What was the most challenging part of the isolation?
Professionally: The patchy access to my files was pretty annoying, luckily there weren’t any urgent jobs I required files for – or I managed to find a work-around.
Personally: it was the FOMO of friends having dinner parties and catching up (which probably won’t be as tempting in these coming weeks). I definitely had cravings for a proper flat white too – but to be honest, I’m a bit of a homebody, and had just come off three weeks of pretty hectic travel, so an excuse to be relegated to home wasn’t the worst. Oh actually, the most challenging part was missing the Foxie that often hangs out in our studio. No human contact, I can take. No dog contact, major challenge.
Was there a silver lining? What did you enjoy most or achieve while isolating?
I actually managed to set up the rebranded website to my freelancing business. Last Tuesday I had a name for the business. Now I’ve got a logo, website, Instagram, and business cards. It was that job at the bottom of my to-do list that felt too overwhelming to start… But having the extra time, and chomping at the bit to feel productive (and fill my time), meant I finally got it done.
We also helped a client in the investment industry send out their Covid19 comms, produced a print ad for Native Hard Sparkling, concepted some billboards for an industry association, and finalised the brand positioning for a cycle trail. Design life goes on when you’ve got a laptop and an internet connection.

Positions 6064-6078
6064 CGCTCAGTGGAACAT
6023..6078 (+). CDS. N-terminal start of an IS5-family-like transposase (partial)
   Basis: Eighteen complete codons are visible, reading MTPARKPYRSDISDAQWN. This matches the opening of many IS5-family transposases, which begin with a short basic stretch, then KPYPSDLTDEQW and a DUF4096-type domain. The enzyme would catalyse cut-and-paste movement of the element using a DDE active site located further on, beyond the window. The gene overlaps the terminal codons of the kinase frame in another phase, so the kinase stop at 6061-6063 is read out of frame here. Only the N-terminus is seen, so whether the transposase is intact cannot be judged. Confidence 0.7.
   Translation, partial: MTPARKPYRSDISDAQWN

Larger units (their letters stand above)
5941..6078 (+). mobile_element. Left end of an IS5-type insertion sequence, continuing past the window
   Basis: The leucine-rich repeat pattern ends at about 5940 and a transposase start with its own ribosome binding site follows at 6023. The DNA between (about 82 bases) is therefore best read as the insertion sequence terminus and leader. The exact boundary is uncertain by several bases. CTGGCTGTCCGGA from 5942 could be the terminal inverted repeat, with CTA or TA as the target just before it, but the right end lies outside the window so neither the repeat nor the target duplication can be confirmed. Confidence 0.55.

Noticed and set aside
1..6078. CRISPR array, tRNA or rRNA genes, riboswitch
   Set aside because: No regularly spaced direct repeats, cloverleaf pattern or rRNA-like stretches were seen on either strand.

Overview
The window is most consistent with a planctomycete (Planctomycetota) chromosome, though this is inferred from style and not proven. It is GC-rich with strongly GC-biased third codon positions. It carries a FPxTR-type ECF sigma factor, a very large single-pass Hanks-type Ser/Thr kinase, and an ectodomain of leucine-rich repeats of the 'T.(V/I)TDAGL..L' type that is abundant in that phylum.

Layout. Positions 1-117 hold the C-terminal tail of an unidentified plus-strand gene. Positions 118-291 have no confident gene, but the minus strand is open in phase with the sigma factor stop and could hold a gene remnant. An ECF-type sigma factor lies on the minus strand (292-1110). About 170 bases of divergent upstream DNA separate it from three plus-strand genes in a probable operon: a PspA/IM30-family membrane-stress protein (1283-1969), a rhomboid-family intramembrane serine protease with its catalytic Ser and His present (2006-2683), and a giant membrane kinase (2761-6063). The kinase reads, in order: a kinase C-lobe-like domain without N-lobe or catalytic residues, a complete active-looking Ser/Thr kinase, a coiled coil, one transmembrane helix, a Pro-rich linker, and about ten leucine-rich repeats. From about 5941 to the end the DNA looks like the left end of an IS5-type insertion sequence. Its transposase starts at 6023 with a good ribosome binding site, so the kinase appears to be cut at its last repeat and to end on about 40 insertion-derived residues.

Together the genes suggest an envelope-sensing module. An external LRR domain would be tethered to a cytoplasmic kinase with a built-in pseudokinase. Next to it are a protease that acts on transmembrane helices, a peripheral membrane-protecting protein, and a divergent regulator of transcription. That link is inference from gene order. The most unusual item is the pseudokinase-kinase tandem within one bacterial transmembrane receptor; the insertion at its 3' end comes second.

Oh, and I also had my first go at AfterEffects! I made the simplest little iPhone UX ‘swipe’ animation, but I’m bloody proud of it.
Outside of work hours what creative projects and/or hobbies are you involved with?
I’m hoping to start a podcast this year. I actually tried to start it the year before last, but I lost an hour of audio during my first recording (don’t forget to press the big red record button kids), and when it came to the editing process, I felt too much like my day-job, so I gave up too easy. But this year will be different. I’ve teamed up with an awesome partner who’s going to keep me honest, and on track. Our first episode may be a bit later in the year at this rate – but it’s a passion project I’m willing to wait for.
What do you hope for the future of design in New Zealand?
Right now (I’m writing at 10pm the evening of Jacinda’s announcement, that we’ll be moving to Level 4) – I’m really just hoping the design industry will ride through this OK. I know a lot of people work as freelancers, or within very small businesses, and there are going to be some tough times ahead. But if we can all support each other as much as possible, and maybe use the extra time we have to put some beautiful, or useful, or thoughtful, or just entertaining stuff out into the world, maybe the next four weeks won’t feel as bleak.
In the meantime, make sure you’ve got good coffee.
Where can we connect with you: